Tackling the Baitfish Spawn with the Skimmer

With August water temperatures in the low 80s, Kurt Dove assumed that the shad spawn on Lake Amistad was long over, but recently he came across a situation where small baitfish were utilizing the ledges in the lake’s rocky bluffs to spawn. Not surprisingly, the largemouths were right under them, occasionally gorging on an easy meal.

On lakes throughout the southeast, the traditional tools for catching big limits of bass during the baitfish spawn are spinnerbaits and crankbaits, particularly when the prey consists of blueback herring or threadfin shad. Those lures wouldn’t work in this situation.

Shad Spawn1

“The bait was right up on the bank,” dove said. “If you threw a crankbait or spinnerbait, it was out of the strike zone so quickly. You had to throw a topwater to keep it there.”

Despite being keyed in on easy targets, the fish were still somewhat cautious. Anglers who threw big noisy walking baits didn’t catch as many as Dove, who found the IMA Skimmer to be the ticket.

“It’s a smaller profile bait, and that was real important,” he said. “It’s sleek and subtle, and doesn’t make as big a commotion. It matched the size of the baitfish perfectly.”


Dove teaches an Amistad angler about the iMA Skimmer#135 Bone

Even if your home lake does not have rocky bluff banks like Amistad, you can look for spawning baitfish throughout the late spring and often into the summer anywhere there’s rock cover. “You’re looking for a hard surface that’s shallow,” Dove explained. “That may be a roadbed that comes into the water. It could be a private landowner’s ramp. It could be a stretch of riprap. Those bait will be utilizing that hard cover and the bass will key on them.”

Those bass are so keyed on the baitfish that they often won’t want to chase, though. Dove said that in his Amistad experience, many times the bass exploded on the Skimmer as soon as he made the first twitch. Other times he’d force it to sashay back and forth two or three times and then stop it dead in its tracks. Oftentimes a trailing fish would engulf the lure. If not, he’d hurry it back to the boat and fire out another cast. This is a fantastic way to cover a lot of prime cover if you’re willing to make a lot of presentations. That’s not to say that you won’t get strikes away from the spawning grounds, but rather that you’re better served by keeping your lure in high percentage areas.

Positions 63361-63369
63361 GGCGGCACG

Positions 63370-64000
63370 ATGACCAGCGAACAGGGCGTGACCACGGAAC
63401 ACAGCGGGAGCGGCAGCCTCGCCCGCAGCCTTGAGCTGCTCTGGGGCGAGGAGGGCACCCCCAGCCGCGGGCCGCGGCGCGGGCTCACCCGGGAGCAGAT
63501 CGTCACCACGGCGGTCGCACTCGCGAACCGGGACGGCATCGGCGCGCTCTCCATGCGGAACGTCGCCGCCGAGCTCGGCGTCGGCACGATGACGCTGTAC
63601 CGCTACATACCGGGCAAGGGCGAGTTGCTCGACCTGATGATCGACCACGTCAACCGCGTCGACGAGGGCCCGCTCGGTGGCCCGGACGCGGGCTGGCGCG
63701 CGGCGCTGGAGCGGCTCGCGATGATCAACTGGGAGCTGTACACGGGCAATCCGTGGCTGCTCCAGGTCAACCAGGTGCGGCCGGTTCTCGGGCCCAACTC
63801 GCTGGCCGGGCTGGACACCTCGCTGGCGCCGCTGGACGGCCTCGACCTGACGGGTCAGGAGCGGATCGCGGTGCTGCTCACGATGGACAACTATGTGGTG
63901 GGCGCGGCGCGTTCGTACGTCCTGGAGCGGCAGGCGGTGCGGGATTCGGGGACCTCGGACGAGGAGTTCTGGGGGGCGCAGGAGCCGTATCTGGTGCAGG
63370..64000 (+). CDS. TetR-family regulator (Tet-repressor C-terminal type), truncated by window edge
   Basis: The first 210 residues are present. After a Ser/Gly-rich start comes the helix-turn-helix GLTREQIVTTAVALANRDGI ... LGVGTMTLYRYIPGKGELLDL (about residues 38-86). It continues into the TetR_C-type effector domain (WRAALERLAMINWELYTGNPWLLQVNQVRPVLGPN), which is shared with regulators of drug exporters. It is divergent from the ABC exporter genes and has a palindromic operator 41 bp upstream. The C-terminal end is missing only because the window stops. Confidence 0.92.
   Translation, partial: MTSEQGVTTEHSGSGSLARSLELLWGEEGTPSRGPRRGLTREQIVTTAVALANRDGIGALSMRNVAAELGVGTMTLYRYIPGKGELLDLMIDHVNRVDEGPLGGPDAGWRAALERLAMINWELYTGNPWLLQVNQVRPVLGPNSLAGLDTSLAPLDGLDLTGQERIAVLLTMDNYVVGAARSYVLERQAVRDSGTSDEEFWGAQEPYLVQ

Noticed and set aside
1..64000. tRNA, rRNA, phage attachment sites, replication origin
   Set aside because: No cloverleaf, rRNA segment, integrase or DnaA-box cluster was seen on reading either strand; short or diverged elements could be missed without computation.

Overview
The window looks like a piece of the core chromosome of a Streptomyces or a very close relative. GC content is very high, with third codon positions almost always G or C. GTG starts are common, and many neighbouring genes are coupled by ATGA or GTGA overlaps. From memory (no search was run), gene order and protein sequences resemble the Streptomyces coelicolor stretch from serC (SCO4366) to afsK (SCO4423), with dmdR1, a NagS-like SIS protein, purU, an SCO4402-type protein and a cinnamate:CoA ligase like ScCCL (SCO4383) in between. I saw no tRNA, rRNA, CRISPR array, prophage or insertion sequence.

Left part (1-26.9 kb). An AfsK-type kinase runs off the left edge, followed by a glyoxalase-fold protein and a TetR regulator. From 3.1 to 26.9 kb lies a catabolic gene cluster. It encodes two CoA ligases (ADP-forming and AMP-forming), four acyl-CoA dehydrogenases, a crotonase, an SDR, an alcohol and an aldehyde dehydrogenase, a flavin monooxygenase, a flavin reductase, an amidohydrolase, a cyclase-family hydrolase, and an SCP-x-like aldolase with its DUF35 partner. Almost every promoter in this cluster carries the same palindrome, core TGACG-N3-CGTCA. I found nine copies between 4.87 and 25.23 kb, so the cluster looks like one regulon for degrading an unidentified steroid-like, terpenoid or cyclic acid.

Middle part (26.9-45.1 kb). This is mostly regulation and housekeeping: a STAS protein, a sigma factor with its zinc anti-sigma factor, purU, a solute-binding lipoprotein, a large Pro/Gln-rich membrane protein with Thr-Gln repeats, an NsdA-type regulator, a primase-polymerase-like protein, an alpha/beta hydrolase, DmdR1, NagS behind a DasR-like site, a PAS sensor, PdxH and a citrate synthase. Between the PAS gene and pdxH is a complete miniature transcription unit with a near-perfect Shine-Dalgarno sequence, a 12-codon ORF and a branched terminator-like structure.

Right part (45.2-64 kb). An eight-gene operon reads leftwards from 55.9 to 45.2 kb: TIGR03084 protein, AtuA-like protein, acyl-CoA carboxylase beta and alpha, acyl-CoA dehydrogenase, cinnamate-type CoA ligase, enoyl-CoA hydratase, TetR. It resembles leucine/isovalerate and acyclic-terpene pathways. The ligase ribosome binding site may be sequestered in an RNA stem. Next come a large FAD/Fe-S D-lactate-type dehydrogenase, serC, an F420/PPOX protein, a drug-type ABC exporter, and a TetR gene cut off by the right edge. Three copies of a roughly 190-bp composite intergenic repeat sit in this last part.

“Once you got it 10 feet away from the bluff, you might as well wind it back,” he explained. “A lot of my clients just cast the lures off the rocks to get it in the right spot,” fishing’s version of basketball’s bank shot.

The baitfish spawn tends to be most fierce early in the morning, but Dove managed to extend the bite by looking for banks that held shade later in the day. It pays to take account of where the sun’s effects will be felt latest and to key on those stretches when the bite starts to die off in more exposed areas.

As for colors, it pays to “match the hatch” to your local forage fish, but for Dove’s purposes a bone hue is one that covers many bases.

Dove throws the Skimmer on a Powell 703 baitcasting rod paired with a Shimano Chronarch reel with a 7:1 gear ratio – the better to get the lure back to the boat once it leaves the prime strike zone. While many anglers might skew fairly heavy on their line choice, he prefers 14 1b. Toray Nylon (monofilament). “It allows you to throw it further,” he said. “That way, you can stay a longer distance away, which is important in our clear water. It’s a smaller bait than something like the Big Stik, so the line doesn’t overpower the lure and the lure doesn’t overpower the line.” He also likes to add a split ring to the nose to make the walking action even wider. It’s a lure that’s deadly for schooling fish and in situations where a bulkier topwater turns off the bass, but for Dove, it’s also a fantastic baitfish imitator when nothing short of a perfect facsimile of the real thing will suffice.